The genus Phytophthora with more than 100 described species and 58 officially recognized, phylogenetically distributed in ten clades, are important pathogenic oomycete chromists that cause important diseases in agricultural crops, trees and forests worldwide. This genus is known as \"The Plant Destroyer” which causes great economic losses with costs between 2 and 7 billion dollars per year in agricultural systems and unquantifiable losses in natural ecosystems. The host plants of the genus Phytophthora can vary from a wide range in some species to only one host, however, the host plants of the new species are still being determined and therefore the range continues to expand, that makes control exceedingly difficult. Plant damage can range from alterations in roots, fruits, trunks, stems, foliage and crown to invasive processes in highly susceptible species. Considering the wide range of hosts and organs that can be affected by Phytophthora, the use of endophytic microorganisms for the biocontrol of this phytopathogen can be an alternative to avoid losses of both crops and forests worldwide. Endophytes are microorganisms that live inside plant tissues without causing disease under any circumstances. The fact that endophytic microorganisms are able to colonize an ecological niche similar to that of some plant pathogens qualifies them as potential biocontrol agents. This chapter describes the endophytic bacteria and fungi isolated from different plant species that have shown antagonistic activity against different species of Phytophthora, as well as the metabolites isolated from these microorganisms that have shown fungicide activity and other biocontrol strategies (enzyme production, siderophores, substrate competition, among others) against Phytophthora.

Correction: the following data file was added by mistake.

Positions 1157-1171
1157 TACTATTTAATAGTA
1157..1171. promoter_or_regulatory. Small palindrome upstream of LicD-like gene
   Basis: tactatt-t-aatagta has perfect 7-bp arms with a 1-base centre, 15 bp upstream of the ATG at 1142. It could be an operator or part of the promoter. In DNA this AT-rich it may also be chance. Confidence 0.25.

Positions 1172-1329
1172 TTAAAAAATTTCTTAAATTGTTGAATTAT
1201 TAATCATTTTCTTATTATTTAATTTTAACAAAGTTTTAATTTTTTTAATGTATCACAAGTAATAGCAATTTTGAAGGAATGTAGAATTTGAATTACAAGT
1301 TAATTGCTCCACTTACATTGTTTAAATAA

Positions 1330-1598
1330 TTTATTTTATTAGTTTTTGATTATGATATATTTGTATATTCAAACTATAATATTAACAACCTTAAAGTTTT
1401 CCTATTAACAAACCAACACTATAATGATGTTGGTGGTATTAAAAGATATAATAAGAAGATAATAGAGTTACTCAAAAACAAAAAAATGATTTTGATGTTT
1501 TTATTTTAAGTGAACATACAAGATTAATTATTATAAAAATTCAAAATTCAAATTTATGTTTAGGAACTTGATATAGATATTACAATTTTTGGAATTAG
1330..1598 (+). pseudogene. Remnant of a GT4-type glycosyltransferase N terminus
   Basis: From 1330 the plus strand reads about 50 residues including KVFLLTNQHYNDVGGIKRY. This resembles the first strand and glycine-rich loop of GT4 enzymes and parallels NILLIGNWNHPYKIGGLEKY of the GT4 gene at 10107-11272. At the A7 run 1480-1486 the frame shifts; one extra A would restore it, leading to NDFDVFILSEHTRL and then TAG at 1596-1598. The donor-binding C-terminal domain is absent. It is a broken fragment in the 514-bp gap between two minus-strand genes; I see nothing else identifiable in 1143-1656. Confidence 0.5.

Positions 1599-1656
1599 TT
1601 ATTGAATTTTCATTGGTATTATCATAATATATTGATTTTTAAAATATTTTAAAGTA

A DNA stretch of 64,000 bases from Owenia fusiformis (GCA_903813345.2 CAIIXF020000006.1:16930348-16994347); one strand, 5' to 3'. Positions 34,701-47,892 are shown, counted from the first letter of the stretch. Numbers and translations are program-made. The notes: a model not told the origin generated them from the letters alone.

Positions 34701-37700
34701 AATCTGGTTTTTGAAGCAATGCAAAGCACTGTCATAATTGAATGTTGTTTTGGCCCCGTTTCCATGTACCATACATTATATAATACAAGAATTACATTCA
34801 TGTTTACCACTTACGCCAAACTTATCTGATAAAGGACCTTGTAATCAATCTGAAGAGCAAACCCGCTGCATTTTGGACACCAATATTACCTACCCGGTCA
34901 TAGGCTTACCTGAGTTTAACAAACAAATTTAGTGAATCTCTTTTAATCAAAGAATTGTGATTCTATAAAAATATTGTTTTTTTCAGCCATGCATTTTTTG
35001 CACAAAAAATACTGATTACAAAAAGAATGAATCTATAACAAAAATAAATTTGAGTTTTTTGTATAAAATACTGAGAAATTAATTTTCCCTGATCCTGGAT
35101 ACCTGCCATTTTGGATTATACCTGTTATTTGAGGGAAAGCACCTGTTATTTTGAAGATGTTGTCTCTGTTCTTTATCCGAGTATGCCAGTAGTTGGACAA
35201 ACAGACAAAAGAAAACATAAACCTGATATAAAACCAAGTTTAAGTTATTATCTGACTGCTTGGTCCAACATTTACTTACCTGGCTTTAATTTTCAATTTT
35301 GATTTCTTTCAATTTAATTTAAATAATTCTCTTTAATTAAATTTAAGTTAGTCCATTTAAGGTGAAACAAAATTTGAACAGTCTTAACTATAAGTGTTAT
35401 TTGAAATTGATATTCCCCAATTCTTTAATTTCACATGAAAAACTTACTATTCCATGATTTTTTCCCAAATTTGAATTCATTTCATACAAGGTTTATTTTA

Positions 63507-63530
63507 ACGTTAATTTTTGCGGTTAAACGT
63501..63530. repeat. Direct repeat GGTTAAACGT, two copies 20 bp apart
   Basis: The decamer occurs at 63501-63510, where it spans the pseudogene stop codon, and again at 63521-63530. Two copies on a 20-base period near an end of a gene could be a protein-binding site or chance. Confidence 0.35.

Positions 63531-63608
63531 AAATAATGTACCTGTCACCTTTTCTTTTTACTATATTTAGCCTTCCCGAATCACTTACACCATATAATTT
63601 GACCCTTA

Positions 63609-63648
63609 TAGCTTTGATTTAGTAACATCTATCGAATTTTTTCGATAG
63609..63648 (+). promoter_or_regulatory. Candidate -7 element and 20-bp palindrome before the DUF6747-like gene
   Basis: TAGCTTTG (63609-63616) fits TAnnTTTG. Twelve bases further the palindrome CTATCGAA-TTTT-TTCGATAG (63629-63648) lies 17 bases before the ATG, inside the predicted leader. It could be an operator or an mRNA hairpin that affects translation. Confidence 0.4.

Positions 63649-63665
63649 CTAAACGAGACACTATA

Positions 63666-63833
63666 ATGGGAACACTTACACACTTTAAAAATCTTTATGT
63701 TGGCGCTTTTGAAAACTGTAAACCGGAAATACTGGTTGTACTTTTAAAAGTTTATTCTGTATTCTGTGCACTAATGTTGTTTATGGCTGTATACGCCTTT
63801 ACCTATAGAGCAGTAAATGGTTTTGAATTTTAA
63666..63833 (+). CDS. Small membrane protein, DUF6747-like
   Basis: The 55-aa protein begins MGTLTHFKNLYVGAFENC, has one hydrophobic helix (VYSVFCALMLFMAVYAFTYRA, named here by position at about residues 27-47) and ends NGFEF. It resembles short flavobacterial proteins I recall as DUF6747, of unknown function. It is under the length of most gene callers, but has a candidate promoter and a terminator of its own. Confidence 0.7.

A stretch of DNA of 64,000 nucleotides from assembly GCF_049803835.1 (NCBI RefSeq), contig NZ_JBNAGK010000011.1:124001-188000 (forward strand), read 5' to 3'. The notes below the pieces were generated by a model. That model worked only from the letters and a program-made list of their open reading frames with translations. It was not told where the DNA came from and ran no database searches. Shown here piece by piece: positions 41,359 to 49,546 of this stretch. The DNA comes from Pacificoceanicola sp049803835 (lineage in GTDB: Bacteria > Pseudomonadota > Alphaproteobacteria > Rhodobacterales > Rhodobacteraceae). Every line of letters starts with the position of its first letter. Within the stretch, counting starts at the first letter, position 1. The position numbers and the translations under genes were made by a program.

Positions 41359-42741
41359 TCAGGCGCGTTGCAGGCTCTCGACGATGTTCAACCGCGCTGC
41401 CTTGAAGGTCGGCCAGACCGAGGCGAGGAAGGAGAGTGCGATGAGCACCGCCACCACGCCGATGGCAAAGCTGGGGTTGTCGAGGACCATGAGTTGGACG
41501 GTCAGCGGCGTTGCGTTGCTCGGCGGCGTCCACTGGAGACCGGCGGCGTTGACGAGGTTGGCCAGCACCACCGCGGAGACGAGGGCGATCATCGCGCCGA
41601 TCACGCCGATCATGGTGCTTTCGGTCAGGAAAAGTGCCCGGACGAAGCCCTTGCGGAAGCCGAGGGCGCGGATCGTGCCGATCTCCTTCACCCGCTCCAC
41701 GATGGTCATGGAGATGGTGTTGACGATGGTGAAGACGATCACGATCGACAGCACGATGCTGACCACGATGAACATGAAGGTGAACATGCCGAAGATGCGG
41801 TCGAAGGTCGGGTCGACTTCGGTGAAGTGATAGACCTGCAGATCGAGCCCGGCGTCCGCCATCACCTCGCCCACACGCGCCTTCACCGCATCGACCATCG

Part of the book: Agro-Economic Risks of Phytophthora and an Effective Biocontrol Approach